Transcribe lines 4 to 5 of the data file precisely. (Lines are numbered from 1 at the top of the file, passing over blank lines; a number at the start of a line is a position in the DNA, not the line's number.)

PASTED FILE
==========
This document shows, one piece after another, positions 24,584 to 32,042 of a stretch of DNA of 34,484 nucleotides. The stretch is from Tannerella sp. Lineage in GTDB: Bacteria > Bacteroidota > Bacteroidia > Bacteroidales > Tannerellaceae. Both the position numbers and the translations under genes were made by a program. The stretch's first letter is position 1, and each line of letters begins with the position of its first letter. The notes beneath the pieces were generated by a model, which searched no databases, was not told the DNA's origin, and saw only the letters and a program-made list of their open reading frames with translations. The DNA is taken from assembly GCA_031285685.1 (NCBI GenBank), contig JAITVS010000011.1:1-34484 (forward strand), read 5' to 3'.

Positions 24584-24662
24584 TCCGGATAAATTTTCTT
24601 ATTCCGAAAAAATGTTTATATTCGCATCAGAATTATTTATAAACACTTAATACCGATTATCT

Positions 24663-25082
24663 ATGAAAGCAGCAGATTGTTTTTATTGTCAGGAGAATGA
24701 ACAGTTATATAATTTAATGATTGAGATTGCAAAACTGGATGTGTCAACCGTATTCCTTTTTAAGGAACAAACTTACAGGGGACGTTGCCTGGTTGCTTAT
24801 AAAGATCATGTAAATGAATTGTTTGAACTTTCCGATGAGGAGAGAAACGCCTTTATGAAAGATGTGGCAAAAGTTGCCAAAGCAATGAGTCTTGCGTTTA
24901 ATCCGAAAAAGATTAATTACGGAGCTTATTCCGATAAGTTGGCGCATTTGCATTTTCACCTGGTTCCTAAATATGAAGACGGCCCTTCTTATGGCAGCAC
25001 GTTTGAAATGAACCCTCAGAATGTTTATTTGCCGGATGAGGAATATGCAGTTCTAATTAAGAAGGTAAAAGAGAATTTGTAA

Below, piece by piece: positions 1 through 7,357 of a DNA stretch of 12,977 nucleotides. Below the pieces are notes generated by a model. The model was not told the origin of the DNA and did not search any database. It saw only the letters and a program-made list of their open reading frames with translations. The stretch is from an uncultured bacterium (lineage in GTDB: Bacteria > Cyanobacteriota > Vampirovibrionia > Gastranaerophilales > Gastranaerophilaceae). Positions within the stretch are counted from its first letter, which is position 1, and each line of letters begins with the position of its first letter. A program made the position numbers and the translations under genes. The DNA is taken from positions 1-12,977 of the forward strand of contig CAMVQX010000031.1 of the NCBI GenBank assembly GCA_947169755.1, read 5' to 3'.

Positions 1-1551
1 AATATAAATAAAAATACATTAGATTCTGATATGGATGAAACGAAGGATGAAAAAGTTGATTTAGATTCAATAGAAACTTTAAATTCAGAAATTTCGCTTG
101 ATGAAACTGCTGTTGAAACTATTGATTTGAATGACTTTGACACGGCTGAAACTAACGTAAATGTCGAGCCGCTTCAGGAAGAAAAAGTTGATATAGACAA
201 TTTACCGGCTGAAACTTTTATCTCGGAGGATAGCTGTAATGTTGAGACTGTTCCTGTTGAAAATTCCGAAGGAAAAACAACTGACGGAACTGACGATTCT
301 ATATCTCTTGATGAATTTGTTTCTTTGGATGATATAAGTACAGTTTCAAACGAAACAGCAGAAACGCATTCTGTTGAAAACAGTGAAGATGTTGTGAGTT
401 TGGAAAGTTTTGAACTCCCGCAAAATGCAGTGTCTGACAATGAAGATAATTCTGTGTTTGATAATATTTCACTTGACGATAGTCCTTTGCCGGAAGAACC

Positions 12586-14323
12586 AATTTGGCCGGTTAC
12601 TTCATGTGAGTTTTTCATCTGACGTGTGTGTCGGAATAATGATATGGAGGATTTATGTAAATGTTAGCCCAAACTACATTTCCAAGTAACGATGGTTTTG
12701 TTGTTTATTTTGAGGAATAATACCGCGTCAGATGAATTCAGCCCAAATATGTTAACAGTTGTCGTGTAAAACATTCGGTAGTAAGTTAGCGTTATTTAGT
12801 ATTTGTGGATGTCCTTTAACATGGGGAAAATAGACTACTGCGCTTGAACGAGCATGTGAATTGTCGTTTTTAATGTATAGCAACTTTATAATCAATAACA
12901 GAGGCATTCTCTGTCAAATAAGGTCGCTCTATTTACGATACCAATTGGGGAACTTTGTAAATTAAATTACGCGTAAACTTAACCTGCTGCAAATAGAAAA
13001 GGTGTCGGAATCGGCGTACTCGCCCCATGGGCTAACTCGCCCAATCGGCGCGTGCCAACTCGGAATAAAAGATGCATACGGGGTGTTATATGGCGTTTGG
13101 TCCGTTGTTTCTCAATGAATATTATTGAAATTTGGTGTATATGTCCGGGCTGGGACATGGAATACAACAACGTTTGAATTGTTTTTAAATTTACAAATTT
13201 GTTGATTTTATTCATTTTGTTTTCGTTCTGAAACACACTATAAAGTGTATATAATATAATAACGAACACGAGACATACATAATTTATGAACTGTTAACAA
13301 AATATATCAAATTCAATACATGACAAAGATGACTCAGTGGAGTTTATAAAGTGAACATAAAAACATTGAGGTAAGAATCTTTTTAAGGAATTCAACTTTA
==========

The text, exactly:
24601 ATTCCGAAAAAATGTTTATATTCGCATCAGAATTATTTATAAACACTTAATACCGATTATCT

Positions 24663-25082